Sharon Krause is Professor of Political Science. She is the author of Freedom Beyond Sovereignty: Reconstructing Liberal Individualism (University of Chicago Press, 2015); Civil Passions: Moral Sentiment and Democratic Deliberation (Princeton University Press, 2008); and Liberalism with Honor (Harvard University Press, 2002). She is currently writing a book called Ecology and Emancipation, which explores the relationship between the human domination of nature and the political, economic, and social domination of human beings. She has also published numerous articles on topics in classical and contemporary liberalism ranging from Hume and Montesquieu to Simone de Beauvoir and the contemporary politics of justice, freedom, and social inequality. Her book Civil Passions won the 2010 Spitz Prize for best book in liberal or democratic theory from the Conference for the Study of Political Thought and the 2009 Alexander George Book Award for best book in political psychology from the International Society of Political Psychology. Her work has appeared in such journals as Political Theory, The Review of Politics, Politics and Gender, Contemporary Political Theory, Philosophy and Social Criticism, Polity, and History of Political Thought. She received her B.A. from Wellesley College, an M.T.S. from Harvard Divinity School, and a Ph.D. in political theory from Harvard University.
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Professor Krause's latest book, Freedom Beyond Sovereignty: Reconstructing Liberal Individualism (University of Chicago Press, 2015), investigates the informal and often unintentional dynamics (such as implicit bias and cultural stigma) that undermine freedom in systematic ways for members of minority groups in ostensibly free societies such as the United States. Freedom is vulnerable to these dynamics because human agency is an intersubjective, non-sovereign experience that eludes personal control and extends beyond intentional choice. At the same time, agency is not reducible to socially constructed identities or prevailing relations of power; indeed, the agency of the oppressed sometimes surprises us with its vitality. Only by understanding the deep dynamics of agency as simultaneously non-sovereign and robust can we remediate the failed freedom of those on the losing end of persistent inequalities and grasp the scope of our own responsibilities for social change. Freedom Beyond Sovereignty brings experiences of those who are marginalized in American society today to the center of political theory and the study of freedom, with a special focus on inequalities of race, gender, and sexual orientation. It shows that none of the prevailing models of political freedom today is adequate once the non-sovereignty of human agency is acknowledged, and it defends a new pluralism of freedom. The book fundamentally reconstructs liberal individualism, and it advances our understanding of human action, personal responsibility, resistance to oppression, and the meaning of liberty.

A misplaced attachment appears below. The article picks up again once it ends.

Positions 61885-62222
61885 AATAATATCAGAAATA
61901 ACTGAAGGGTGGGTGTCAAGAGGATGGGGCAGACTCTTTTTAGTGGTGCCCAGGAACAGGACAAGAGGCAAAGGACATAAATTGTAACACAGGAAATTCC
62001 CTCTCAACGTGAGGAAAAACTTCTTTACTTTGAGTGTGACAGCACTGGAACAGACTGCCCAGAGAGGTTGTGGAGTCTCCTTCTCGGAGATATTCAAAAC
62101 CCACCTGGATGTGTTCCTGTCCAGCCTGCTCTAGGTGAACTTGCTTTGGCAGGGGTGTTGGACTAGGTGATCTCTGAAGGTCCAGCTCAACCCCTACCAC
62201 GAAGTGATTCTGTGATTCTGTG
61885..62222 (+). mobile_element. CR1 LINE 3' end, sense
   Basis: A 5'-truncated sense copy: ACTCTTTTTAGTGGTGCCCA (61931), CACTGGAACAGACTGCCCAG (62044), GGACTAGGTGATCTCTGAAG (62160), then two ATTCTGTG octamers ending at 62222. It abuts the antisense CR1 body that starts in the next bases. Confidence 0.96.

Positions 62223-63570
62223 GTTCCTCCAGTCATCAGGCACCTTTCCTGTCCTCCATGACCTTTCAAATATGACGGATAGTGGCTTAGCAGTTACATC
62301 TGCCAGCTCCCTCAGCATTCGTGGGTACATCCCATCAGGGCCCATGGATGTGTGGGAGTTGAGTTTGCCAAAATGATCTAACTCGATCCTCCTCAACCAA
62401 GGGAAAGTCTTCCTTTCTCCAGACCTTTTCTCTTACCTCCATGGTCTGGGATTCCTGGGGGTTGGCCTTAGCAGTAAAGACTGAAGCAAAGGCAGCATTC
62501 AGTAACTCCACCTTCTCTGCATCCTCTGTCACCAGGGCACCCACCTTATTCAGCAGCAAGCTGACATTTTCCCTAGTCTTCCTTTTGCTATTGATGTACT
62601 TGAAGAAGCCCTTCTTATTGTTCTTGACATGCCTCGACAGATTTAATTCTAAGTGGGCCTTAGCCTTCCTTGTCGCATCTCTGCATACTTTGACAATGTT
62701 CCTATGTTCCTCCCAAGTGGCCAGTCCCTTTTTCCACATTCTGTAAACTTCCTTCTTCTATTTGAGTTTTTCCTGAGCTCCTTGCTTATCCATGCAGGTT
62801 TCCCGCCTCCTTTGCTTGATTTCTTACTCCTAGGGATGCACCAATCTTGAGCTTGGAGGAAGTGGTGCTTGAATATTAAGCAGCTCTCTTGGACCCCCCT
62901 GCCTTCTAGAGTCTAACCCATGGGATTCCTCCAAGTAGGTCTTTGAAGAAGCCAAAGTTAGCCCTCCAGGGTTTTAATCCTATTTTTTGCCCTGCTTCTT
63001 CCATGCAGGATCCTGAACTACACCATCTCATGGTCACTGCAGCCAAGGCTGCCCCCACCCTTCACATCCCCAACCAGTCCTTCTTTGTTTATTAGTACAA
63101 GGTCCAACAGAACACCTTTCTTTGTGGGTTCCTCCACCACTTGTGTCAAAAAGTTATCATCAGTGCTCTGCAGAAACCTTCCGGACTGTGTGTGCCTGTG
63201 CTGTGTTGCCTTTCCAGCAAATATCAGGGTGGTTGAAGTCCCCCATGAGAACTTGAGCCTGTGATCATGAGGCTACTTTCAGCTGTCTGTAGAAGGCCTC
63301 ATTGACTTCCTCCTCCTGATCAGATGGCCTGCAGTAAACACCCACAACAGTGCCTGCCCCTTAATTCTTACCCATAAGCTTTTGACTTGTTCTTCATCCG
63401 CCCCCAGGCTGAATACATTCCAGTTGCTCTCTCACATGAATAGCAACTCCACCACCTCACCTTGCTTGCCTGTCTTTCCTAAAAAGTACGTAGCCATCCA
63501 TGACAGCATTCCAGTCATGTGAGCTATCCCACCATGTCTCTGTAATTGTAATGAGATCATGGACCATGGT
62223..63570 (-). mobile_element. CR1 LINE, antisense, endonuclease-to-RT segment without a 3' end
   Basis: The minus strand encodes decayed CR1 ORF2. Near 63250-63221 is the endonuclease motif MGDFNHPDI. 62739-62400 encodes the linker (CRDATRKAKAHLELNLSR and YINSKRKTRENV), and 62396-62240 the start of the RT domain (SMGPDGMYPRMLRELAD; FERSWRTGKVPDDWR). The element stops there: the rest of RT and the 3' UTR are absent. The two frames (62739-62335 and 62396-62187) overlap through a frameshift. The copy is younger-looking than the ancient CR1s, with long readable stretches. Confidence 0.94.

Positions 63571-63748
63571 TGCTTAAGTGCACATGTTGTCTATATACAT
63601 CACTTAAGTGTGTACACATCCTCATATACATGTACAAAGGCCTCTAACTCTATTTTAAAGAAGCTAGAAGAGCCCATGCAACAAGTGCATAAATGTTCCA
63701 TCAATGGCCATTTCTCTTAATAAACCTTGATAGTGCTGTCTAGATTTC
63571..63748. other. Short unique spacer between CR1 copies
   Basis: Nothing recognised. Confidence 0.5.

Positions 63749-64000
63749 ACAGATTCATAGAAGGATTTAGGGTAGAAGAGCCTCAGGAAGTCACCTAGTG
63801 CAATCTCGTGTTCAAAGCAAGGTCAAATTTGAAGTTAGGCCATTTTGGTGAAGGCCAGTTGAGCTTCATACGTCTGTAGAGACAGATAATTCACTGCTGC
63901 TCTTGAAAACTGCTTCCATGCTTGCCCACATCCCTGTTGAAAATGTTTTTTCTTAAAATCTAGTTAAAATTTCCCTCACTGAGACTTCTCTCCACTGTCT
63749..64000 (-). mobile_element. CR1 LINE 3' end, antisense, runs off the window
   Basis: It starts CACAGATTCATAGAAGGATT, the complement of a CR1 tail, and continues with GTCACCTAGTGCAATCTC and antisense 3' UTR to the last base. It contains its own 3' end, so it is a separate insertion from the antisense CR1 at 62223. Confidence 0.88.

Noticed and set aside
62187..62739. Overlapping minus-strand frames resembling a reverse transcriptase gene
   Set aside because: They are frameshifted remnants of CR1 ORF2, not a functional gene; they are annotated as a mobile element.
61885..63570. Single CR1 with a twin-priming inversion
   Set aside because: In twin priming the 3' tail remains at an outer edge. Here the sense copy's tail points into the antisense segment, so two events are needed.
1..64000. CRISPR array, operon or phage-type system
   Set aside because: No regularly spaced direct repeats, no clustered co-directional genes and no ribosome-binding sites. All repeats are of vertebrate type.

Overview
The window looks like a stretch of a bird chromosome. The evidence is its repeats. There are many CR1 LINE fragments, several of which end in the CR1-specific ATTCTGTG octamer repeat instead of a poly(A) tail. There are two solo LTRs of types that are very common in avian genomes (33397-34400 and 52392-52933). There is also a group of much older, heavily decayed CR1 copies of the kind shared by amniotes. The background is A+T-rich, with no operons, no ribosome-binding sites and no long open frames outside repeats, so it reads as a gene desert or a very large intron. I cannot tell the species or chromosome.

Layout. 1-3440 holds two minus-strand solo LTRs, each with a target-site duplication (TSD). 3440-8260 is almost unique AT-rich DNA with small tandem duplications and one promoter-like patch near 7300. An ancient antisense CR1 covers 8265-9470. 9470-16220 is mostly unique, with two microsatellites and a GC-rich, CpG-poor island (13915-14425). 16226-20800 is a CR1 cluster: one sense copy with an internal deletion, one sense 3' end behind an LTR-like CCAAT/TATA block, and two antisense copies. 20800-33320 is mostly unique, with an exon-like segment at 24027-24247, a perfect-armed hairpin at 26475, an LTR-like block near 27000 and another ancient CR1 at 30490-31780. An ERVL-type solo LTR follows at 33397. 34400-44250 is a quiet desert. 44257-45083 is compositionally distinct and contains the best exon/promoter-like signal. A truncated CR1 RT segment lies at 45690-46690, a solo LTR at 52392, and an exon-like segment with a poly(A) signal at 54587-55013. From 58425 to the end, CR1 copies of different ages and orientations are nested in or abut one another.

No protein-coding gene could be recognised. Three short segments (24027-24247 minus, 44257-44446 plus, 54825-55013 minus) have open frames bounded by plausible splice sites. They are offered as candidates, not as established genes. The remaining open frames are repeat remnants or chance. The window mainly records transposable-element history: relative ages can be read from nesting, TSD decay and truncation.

Professor Krause's second book, Civil Passions: Moral Sentiment and Democratic Deliberation (Princeton University Press, 2008), examines the relationship between reason and passion within political judgment and public deliberation. Must we put passions aside when we deliberate about justice? Can we do so? The dominant views of deliberation rightly emphasize the importance of impartiality as a cornerstone of fair decision-making, but they wrongly assume that impartiality means being disengaged and passionless. Civil Passions argues that moral and political deliberation necessarily incorporate passions, even as it insists on the value of impartiality. Drawing on resources ranging from Hume's theory of moral sentiment to recent findings in neuroscience, the book offers a systematic account of how passions can generate an impartial standpoint for deliberating about justice. By illuminating how impartiality feels, Civil Passions offers not only a truer account of how we deliberate about justice but one that promises to engage citizens more effectively in acting for justice. More on Civil Passions
Professor Krause's first book, Liberalism with Honor (Harvard University Press, 2002), explores the sources of spirited political action in modern liberal democracies. Why do men and women sometimes risk their necks to defend their liberties? What motivates principled opposition to the abuse of power? Liberalism with Honor shows the sense of honor to be an important source of such action. Although often dismissed as a vestige of old world aristocracy, honor still matters for liberal democratic societies today and is an important support for individual freedom. It combines self-concern with principled higher purposes, and so challenges the disabling dichotomy between self-interest and self-sacrifice that currently pervades both political theory and American public life. Moreover, while most of the time liberal democracy can get by with good citizens, occasionally it needs great ones -- men and women of unusual courage and extraordinary ambition who distinguish themselves by rising when others will not to the spirited defense of individual liberties.
National Endowment for the Humanities Summer Research Stipend, 2003 ($5,000)
Clark Fund Faculty Fellowship, Harvard University, 2003 ($3,500)
John M. Olin Foundation Faculty Fellowship, 1999-2000 ($61,000)